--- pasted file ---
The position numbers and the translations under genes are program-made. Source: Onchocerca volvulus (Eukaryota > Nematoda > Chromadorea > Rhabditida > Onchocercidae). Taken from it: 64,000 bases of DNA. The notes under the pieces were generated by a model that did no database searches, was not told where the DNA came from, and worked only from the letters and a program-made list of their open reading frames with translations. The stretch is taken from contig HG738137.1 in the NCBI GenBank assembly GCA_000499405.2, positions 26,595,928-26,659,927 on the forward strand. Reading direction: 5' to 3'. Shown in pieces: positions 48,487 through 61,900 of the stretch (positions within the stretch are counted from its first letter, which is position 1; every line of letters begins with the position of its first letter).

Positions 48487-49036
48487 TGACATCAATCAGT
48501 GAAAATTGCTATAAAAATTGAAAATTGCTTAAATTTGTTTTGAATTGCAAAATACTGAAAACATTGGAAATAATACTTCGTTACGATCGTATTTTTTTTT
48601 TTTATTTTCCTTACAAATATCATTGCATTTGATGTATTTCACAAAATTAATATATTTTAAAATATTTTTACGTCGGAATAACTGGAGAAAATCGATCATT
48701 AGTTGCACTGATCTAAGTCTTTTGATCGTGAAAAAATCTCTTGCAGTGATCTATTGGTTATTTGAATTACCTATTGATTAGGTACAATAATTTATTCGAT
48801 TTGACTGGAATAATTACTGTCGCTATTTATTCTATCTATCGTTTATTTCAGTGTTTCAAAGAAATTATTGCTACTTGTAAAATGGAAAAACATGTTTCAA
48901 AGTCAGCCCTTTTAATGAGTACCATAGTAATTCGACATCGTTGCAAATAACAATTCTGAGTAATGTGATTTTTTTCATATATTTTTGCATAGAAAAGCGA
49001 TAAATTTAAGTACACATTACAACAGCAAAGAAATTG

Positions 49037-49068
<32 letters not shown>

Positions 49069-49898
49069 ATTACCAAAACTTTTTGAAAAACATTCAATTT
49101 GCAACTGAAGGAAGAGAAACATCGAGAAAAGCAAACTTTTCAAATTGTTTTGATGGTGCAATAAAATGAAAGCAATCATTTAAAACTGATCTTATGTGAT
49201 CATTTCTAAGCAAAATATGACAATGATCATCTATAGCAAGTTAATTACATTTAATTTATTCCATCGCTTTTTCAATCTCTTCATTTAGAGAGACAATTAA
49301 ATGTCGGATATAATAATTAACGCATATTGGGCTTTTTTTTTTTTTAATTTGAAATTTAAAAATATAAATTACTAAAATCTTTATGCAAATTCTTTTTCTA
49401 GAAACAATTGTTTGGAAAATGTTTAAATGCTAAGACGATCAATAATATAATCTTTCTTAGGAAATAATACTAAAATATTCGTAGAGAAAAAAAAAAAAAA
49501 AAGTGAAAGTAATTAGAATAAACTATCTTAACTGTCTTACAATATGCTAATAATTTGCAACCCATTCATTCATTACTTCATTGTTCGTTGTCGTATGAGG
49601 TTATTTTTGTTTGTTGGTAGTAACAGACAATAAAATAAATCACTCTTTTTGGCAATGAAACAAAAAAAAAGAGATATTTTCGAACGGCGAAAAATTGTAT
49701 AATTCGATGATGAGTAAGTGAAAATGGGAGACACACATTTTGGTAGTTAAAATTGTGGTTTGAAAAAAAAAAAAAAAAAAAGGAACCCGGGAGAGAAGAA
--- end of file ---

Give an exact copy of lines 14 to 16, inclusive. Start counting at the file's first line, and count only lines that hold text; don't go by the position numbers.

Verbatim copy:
49101 GCAACTGAAGGAAGAGAAACATCGAGAAAAGCAAACTTTTCAAATTGTTTTGATGGTGCAATAAAATGAAAGCAATCATTTAAAACTGATCTTATGTGAT
49201 CATTTCTAAGCAAAATATGACAATGATCATCTATAGCAAGTTAATTACATTTAATTTATTCCATCGCTTTTTCAATCTCTTCATTTAGAGAGACAATTAA
49301 ATGTCGGATATAATAATTAACGCATATTGGGCTTTTTTTTTTTTTAATTTGAAATTTAAAAATATAAATTACTAAAATCTTTATGCAAATTCTTTTTCTA